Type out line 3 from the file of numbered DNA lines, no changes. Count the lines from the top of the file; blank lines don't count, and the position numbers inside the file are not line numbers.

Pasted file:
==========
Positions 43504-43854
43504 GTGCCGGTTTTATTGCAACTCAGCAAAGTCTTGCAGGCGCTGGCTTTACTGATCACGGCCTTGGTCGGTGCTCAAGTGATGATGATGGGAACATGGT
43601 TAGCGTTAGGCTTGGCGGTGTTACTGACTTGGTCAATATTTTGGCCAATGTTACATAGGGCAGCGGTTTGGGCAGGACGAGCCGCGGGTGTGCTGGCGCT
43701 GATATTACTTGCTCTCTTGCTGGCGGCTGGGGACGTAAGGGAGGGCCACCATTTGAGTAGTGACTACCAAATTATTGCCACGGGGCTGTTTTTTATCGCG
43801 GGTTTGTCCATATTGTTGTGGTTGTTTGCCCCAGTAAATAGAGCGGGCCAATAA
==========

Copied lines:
43601 TAGCGTTAGGCTTGGCGGTGTTACTGACTTGGTCAATATTTTGGCCAATGTTACATAGGGCAGCGGTTTGGGCAGGACGAGCCGCGGGTGTGCTGGCGCT